Police and crime reporting

Ohio newspaper thief makes daring escape on bicycle

Dayton Daily News

On Sunday at 6 a.m., a man stole an “entire stack of Dayton Daily News that had just been delivered” to a service station, the Dayton Daily News reports. The suspect “was riding a bicycle and carried the newspapers in his hand.”

I have no sense of the intensity with which the Dayton Police Department is approaching this investigation, but they could take a tip or ten from the Dallas Morning News, which is perhaps a newspaper thief’s biggest nightmare.

In January, Marina Trahan Martinez published security video of someone appearing to steal David Miller’s copy of the Morning News. He’d lost 38 papers to the scoundrel, he told Trahan Martinez: “I now sleep with my cell phone beside me as it chimes when the motion detector is triggered.”

Read more

1 Comment
Screen shot 2014-02-20 at 12.55.28 PM

For 7 years, L.A. Times’ Homicide Report has wrested stories from grim data

We’ve heard a lot about Chris and Laura Amico’s Homicide Watch – and for good reason. The site tracks homicides in Washington, D.C., (and, as of just over a year ago, Chicago and Trenton) from police report to conviction, giving victims and communities attention and coverage that local papers don’t have space or staff to.

It’s a valuable resource, the success of which has inspired other news outlets to embark on similar projects. But Homicide Watch had its own inspiration: the Los Angeles Times’ Homicide Report.

“When we started brainstorming Homicide Watch in 2009, we tried to draw lessons from existing crime mapping and homicide tracking projects,” Chris Amico says. “The two that always stick out are the L.A. Times’ Homicide Report and the Oakland Tribune’s Not Just a Number (we also drew ideas from the L.A. Read more

Crime scene

Hyperbolic to sensitive, how news outlets treated dramatic car crash video

The 55-second cell-phone video of an SUV going the wrong way on the Interstate, smashing into a sedan and exploding into a fiery ball that killed five people quickly sky-rocketed to one of the most viewed videos ever on the Tampa Bay Times’ website. It’s also a case study to examine how different newsrooms treat difficult content.

The Tampa Bay Times, which Poynter owns, ran the whole video, unedited, along with the sound. The Tampa Tribune ran the video without the sound. WTSP and WFLA used small portions of the video in a package, but then stopped using it, as did Fox 13. ABC Action News used a tight clip of the video in two packages. Bay News 9 ran the video but truncated it before the crash. Read more

1 Comment
Handcuffed (Depositphotos)

College papers dropping arrestee names from crime blotters

Those arrested on the University of Connecticut campus this academic year may not feel lucky, but actually they are catching a break. Their arrests are being published in the student-run campus daily newspaper as has been typical for decades, but their names are not being made public.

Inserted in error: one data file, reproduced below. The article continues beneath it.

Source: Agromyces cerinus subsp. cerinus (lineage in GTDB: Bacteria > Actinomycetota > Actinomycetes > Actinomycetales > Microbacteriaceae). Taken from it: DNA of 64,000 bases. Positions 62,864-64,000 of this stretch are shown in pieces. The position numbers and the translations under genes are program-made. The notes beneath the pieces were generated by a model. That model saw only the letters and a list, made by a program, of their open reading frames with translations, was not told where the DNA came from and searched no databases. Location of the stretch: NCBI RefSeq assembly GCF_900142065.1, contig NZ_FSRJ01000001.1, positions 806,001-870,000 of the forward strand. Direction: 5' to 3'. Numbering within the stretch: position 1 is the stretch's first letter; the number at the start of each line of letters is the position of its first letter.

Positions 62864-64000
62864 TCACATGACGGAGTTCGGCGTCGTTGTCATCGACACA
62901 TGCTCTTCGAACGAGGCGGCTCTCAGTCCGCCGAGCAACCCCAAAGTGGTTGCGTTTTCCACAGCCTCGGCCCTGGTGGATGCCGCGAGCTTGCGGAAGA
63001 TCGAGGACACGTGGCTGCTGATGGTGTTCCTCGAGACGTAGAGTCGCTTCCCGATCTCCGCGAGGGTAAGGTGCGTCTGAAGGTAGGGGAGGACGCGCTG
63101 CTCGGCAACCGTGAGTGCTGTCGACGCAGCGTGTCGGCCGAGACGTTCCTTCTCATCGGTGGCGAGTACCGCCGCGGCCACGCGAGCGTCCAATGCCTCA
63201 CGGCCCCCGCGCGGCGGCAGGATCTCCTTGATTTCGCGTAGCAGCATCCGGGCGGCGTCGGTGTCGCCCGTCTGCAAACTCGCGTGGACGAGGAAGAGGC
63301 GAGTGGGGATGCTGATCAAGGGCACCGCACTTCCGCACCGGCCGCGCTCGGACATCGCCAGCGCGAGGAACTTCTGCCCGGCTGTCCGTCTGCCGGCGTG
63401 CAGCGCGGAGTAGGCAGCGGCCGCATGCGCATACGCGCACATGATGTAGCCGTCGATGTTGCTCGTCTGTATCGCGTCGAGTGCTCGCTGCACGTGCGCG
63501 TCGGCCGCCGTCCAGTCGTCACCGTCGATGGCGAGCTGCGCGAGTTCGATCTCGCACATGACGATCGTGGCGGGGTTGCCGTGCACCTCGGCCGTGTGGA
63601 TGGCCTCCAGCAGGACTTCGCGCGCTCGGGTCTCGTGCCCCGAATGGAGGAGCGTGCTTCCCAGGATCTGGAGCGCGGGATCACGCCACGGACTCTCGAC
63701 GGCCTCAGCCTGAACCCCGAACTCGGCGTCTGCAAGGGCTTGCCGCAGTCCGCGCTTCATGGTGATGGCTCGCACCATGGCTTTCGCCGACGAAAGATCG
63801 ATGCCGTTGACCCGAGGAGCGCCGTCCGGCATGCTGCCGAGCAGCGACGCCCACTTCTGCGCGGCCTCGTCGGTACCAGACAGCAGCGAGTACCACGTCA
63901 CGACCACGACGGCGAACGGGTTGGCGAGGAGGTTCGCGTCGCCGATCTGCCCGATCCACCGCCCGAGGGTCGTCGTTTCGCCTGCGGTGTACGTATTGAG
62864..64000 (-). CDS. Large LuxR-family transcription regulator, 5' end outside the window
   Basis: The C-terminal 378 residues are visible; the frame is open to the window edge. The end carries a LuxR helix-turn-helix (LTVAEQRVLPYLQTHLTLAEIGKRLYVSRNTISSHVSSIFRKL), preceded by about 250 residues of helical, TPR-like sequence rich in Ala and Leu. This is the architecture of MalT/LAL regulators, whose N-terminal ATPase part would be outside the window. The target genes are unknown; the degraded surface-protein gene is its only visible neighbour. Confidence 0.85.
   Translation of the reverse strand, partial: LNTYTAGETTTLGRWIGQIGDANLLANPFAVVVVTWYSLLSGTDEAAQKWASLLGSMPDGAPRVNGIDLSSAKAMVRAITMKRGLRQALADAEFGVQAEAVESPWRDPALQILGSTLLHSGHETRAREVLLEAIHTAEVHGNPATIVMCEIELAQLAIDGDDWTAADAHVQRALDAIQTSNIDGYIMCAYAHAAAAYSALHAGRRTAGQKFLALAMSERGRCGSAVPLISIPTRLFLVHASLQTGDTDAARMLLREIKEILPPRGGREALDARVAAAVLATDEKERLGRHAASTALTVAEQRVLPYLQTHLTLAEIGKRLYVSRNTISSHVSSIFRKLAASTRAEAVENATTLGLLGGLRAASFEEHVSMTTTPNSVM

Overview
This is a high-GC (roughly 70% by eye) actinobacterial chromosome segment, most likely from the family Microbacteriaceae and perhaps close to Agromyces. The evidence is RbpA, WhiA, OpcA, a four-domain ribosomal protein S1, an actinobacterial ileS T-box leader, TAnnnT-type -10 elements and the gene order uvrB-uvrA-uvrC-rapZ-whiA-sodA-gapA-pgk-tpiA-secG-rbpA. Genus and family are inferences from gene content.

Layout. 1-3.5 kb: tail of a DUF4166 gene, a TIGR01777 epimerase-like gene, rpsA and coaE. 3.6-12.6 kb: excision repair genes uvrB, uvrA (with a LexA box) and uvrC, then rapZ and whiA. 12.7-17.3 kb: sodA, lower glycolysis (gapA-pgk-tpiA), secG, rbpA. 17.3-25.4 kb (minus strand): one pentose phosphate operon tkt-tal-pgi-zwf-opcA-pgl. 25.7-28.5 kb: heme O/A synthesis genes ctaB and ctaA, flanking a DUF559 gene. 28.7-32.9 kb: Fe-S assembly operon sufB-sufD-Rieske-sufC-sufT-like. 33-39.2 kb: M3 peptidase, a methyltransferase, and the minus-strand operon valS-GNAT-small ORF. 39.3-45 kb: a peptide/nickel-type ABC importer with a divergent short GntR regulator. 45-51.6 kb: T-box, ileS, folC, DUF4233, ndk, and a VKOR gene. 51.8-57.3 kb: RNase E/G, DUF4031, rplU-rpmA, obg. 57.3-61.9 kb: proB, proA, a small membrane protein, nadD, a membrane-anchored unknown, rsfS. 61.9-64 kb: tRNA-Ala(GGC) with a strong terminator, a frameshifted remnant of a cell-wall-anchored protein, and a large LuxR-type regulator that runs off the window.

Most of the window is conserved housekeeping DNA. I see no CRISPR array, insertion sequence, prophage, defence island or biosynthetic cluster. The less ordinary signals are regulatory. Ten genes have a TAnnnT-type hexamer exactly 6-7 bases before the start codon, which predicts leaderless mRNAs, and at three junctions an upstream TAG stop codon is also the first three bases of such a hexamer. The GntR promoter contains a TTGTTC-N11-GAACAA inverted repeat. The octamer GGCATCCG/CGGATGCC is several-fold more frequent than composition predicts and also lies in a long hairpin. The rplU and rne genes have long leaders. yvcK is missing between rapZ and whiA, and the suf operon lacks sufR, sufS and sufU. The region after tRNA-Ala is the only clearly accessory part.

In the fall of 2013, UCONN student editors ended — at least for this academic year — The Daily Campus’ long-standing practice of publishing names in its regular Police Blotter feature.  The change elicited some sharp questions from members of the paper’s board of directors, some head-shaking and exasperation from the journalism faculty and an apparent tweet by a former Daily Campus staffer who labeled the change as “lame.”

Emotional responses and resistance to change notwithstanding, UCONN’s student journalists are far from alone in considering whether to follow past practices when the Internet has bestowed immortality and eased access to all types of information. Read more

1 Comment
This July 20, 2012 file photo shows police outside of a Century 16 movie theatre in Aurora, Colo. after a shooting during the showing of a movie. Police and fire officials failed to tell each other when and where rescuers were needed following the Aurora theater shootings, according to reports obtained by the Denver Post. (AP Photo/Ed Andrieski, File)

Learning from prize-winning journalism: how to cover a breaking news story

In Poynter’s e-book, “Secrets of Prize-Winning Journalism,” we highlight and examine 10 award-winning works from 2013 through interviews with their creators.

These works are inspiring. They’re also instructive. Starting with the “secrets” shared with us by their creators, we’ve extracted some great lessons about how to learn to do better journalism, and paired them with questions to ask in your own newsroom.

In this first installment, we explore lessons learned from The Denver Post’s coverage of the Aurora theater shootings, which earned the newsroom recognition for its work, winning the ASNE distinguished writing award for deadline news reporting, the Pulitzer Prize for Breaking News and The Scripps Howard Award for Breaking News. The Post also received positive feedback from the community, which pleased Post’s News Director Kevin Dale even more. Read more